TOPSHOT - An aerial view taken on April 23, 2019 shows Moscow region's Timokhovo solid waste landfill. (Photo by Andrei BORODULIN / AFP) (Photo credit should read ANDREI BORODULIN/AFP/Getty Images)
Land full: the world will produce 3.4bn tonnes of waste by 2050 © AFP

The contents of an average household’s rubbish bin has changed in recent decades: it now contains more Amazon boxes, for example, and more plastics. But the biggest trend in trash is simply that we are producing much, much more of it.

At present the world creates 2bn tonnes of solid waste a year: this is expected to rise to 3.4bn tonnes by 2050, according to the World Bank.

“The current economy model of take, make and waste is massively extractive,” says Andrew Morlet, chief executive of the Ellen MacArthur Foundation. “We get very little utility and we have seen a massive rise in disposability, which is an easy way to extract value. The waste created is absolutely huge,” he says.

A new generation of entrepreneurs is trying to do something radical — eliminate waste altogether.

“We have a real problem right now. About 70 per cent of the stuff people throw out ends up in landfill even though it is perfectly usable,” says John Atcheson, chief executive of Stuffstr, a London start-up.

His company’s solution is to put a price on used goods. Instead of donating or discarding unwanted clothes, Stuffstr takes them away and pays you for the privilege. It then resells or recycles them, depending on the kind of product and its condition.

Retailers pay Stuffstr to provide a repurchasing service for their customers. In a trial with the John Lewis & Partners store chain last year, customers who participated sold back a fifth of their purchases, on average, from the past five years.

“We want to resell it and get it to someone who will use it,” says Mr Atcheson.

Disposable consumption has created a huge amount of waste, he says. This can change if consumers buy products designed to last longer and sell these when they are done.

By stimulating demand for longer-lasting products, he hopes manufacturers will respond by producing such goods.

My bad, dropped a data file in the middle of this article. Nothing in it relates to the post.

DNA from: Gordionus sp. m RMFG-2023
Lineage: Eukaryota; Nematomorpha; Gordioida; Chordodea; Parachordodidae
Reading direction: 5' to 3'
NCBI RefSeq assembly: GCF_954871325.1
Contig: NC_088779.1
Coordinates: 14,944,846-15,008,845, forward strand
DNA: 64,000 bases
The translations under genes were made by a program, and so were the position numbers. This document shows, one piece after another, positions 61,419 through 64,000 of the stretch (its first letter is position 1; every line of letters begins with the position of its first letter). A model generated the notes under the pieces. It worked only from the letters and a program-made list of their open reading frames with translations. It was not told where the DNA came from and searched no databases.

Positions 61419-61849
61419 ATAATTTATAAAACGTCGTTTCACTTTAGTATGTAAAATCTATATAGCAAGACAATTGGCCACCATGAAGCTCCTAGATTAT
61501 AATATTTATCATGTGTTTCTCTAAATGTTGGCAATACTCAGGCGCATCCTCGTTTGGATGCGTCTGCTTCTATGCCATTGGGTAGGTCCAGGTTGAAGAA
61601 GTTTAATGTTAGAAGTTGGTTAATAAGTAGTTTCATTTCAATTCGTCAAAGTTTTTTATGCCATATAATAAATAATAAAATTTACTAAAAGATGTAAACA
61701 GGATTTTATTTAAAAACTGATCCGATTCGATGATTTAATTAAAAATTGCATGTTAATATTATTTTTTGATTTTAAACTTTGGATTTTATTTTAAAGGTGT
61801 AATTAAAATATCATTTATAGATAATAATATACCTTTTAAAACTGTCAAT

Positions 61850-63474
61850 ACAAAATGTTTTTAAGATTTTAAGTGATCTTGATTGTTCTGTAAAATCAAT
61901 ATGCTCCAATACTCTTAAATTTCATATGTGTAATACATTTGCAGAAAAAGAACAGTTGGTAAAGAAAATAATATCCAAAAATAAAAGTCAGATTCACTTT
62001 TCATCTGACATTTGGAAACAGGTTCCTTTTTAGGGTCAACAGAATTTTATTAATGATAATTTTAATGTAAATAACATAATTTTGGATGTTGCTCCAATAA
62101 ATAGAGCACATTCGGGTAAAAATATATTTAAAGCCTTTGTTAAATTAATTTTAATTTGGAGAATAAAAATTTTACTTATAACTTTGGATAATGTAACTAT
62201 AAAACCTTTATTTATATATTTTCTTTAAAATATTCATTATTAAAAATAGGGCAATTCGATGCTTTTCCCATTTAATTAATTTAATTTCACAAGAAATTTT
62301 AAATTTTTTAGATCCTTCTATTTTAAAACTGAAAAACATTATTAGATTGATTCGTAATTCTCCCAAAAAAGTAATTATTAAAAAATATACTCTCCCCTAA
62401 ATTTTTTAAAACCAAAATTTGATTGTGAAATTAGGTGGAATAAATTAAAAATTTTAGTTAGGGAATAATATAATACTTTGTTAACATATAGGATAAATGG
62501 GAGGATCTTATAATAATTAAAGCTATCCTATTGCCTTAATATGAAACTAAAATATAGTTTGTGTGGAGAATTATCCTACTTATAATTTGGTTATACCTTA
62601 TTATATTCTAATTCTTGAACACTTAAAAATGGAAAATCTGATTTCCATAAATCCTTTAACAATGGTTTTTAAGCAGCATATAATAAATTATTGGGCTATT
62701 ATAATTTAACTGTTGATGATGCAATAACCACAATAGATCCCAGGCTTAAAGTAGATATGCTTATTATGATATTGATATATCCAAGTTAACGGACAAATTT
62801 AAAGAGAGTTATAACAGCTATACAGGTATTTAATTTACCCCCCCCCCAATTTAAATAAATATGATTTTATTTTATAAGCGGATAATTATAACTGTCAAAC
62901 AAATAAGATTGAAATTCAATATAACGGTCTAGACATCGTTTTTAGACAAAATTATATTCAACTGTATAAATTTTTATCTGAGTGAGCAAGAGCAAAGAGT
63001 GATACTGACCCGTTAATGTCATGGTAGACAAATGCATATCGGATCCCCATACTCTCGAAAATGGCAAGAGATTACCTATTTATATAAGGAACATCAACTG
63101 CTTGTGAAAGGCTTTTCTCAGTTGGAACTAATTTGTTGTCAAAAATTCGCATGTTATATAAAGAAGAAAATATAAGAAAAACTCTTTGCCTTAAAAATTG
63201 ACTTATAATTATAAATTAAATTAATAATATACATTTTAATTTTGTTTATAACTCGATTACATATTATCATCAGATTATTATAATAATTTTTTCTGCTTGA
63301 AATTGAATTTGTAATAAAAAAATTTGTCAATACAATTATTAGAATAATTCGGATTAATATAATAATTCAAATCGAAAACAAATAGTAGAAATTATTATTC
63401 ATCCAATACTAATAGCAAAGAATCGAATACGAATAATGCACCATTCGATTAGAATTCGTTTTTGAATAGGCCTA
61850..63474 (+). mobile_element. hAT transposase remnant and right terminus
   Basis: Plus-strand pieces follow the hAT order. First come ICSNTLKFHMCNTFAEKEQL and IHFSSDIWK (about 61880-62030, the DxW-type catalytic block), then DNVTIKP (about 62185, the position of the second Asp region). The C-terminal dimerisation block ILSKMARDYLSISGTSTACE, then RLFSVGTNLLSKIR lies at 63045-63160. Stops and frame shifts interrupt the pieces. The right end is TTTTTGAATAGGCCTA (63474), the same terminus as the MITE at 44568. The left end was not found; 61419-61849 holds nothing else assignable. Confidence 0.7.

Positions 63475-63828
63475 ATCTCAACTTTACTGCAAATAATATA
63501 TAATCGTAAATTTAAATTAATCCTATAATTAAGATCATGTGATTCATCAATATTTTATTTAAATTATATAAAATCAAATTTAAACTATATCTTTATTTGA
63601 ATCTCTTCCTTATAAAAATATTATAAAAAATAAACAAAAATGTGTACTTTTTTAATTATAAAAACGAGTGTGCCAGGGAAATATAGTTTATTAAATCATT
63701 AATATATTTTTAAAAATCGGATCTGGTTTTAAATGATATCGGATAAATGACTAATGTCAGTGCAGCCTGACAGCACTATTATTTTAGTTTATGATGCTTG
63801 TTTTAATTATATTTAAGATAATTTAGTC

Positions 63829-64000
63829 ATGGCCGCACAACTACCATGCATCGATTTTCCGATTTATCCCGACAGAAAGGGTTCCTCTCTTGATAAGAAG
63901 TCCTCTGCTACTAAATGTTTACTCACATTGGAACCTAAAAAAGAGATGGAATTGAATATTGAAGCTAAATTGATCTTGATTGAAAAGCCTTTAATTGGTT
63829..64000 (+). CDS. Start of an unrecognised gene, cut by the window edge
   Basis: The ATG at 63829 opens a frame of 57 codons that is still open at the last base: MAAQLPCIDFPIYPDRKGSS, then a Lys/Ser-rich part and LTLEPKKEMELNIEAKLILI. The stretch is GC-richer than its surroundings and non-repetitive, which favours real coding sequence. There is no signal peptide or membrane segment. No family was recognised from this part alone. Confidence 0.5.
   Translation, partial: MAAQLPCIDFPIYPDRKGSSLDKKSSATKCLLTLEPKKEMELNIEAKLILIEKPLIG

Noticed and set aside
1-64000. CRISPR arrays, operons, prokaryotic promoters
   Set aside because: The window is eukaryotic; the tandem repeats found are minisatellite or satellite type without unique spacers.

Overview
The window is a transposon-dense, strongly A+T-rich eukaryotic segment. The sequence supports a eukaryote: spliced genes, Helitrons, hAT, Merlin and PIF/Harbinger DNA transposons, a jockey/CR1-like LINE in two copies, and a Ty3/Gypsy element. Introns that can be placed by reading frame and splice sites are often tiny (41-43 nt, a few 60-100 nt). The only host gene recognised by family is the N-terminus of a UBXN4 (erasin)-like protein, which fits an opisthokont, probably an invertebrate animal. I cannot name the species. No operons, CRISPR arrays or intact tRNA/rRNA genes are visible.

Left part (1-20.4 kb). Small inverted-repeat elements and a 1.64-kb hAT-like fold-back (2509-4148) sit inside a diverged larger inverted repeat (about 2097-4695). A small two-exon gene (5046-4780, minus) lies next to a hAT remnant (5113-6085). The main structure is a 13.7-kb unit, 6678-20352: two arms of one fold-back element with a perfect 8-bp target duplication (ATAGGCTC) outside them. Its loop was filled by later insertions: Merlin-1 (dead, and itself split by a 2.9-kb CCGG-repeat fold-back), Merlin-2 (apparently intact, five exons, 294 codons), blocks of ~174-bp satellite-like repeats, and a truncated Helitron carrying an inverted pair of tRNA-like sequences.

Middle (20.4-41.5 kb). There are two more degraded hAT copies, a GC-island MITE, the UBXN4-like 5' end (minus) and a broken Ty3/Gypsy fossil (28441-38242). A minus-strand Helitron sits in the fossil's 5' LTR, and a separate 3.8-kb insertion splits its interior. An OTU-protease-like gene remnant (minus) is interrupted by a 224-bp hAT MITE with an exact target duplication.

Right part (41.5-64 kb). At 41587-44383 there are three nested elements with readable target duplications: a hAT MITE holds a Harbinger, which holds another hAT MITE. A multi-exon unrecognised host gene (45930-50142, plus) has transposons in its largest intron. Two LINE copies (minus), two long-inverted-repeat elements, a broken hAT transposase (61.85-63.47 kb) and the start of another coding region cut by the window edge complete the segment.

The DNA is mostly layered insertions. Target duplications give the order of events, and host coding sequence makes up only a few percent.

“We want people to get into a completely different mindset. By putting a price on every single item, you give consumers an incentive to buy differently,” Mr Atcheson says.

This is just one aspect of achieving a “circular economy”, which refers to a system in which materials and products are reused and recycled, rather than thrown away. The EU has embraced the concept and its circular economy strategy, adopted last year, includes a 65 per cent target for recycling and reuse by 2035.

A more circular economy is beneficial beyond reducing rubbish — it also cuts greenhouse gas emissions, according to Mr Morlet. “For us to be able to achieve climate objectives, it is not just about renewable energy and energy efficiency . . . the circular economy is essential,” he says.

The way materials are made and used accounts for 45 per cent of greenhouse gas emissions, according to a report by the Ellen MacArthur Foundation .

The emissions from industrial production of cement, plastics, steel and aluminium would have to be cut to almost nothing for the EU to reach net zero emissions by 2050 , a goal it is expected to adopt later this year. The study estimates that emissions from these materials could be cut by 40 per cent just by reusing and recycling more of these goods .

At the moment “we are seeing peak disposability,” says Mr Morlet, but that is changing. “We are starting to realise that the notion of everything being disposable . . . is no longer viable.”

If the circular economy takes off, then by 2050 purchasing and disposal will be radically different to today. Imagine buying clothes that last for years, shopping for food using refillable containers or buying a home made with reused material.

Today’s world is a long way from that — but it may be starting to shift.

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